But the flat evening light really deadens a few areas of the garden, like the "Blackberry jungle" we're approaching here:



Viewing this photo is kind of like seeing a garden photo in black and white.  My first thought was, "Wow, there is almost zero interest here with all of this fine texture!"  (Okay, no... that was probably my second thought.  I'm pretty sure that my first thought was actually, "YAY! I'm going to have so many blackberries this year!"  :)  I think that I need a few more large-leaf plants, like the 'Sagae' hosta you see in the corner here, behind the 'Caradonna' salvia:



Or at least some plants that have finer texture but a relatively strong form, like the chives that are getting ready to bloom in front of the arching blackberry:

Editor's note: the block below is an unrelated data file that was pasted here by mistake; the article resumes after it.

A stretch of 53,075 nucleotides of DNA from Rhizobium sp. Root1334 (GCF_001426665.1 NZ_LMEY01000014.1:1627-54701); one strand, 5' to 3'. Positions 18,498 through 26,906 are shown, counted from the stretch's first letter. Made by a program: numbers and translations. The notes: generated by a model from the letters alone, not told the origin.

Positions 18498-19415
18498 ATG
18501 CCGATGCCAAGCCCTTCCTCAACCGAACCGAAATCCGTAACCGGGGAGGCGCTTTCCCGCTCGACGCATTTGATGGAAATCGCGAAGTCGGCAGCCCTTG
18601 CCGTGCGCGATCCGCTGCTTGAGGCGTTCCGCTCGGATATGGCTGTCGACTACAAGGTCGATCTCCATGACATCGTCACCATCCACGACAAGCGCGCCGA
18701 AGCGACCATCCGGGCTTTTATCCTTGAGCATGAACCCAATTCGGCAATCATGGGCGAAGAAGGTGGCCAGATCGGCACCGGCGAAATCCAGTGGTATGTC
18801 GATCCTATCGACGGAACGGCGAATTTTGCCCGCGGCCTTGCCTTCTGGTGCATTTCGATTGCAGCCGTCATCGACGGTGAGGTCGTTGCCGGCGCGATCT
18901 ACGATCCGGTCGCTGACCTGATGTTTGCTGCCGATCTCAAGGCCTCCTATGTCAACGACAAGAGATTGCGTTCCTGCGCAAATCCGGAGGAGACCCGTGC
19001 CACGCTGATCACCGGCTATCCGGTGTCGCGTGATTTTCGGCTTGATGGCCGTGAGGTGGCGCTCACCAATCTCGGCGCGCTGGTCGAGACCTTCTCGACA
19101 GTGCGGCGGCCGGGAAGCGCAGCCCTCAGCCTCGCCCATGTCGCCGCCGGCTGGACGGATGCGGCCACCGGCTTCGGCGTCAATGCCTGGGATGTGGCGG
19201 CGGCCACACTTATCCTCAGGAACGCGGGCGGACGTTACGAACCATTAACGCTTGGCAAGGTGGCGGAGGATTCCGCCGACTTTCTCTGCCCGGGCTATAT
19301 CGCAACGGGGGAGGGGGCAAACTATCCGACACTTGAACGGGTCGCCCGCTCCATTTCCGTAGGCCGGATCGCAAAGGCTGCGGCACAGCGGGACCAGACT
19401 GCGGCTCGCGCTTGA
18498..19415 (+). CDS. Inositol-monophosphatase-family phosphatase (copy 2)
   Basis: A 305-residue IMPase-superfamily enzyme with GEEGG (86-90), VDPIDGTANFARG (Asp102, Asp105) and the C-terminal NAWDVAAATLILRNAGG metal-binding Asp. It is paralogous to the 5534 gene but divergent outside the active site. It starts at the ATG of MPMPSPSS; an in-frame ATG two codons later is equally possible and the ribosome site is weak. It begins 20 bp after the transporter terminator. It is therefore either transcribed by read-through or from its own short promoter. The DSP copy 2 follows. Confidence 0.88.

Even these would not be so impressive, though, if not for the fact that they were planted en masse, in a straight line that echoes their own lines.  But you lose that linear echo when you just look at them from above:



Ah, well, there's not much to be done with that area right now.  So let's move on to more successful combinations, like the one in my other current favorite garden spot.  Behold the back end of the grape arbor:


Yeah, I know, it doesn't look like much more than a whole lot of fence on first sight, does it?  But I really like the light-and-dark play of the evening sun in this area.  And I recently trashpicked a chandelier that will be painted in a crazy bright color and hung in the empty visual space here.  The grapes will eventually grow over to that side of the arbor, too.  For now, though, you need to look down for the visual interest: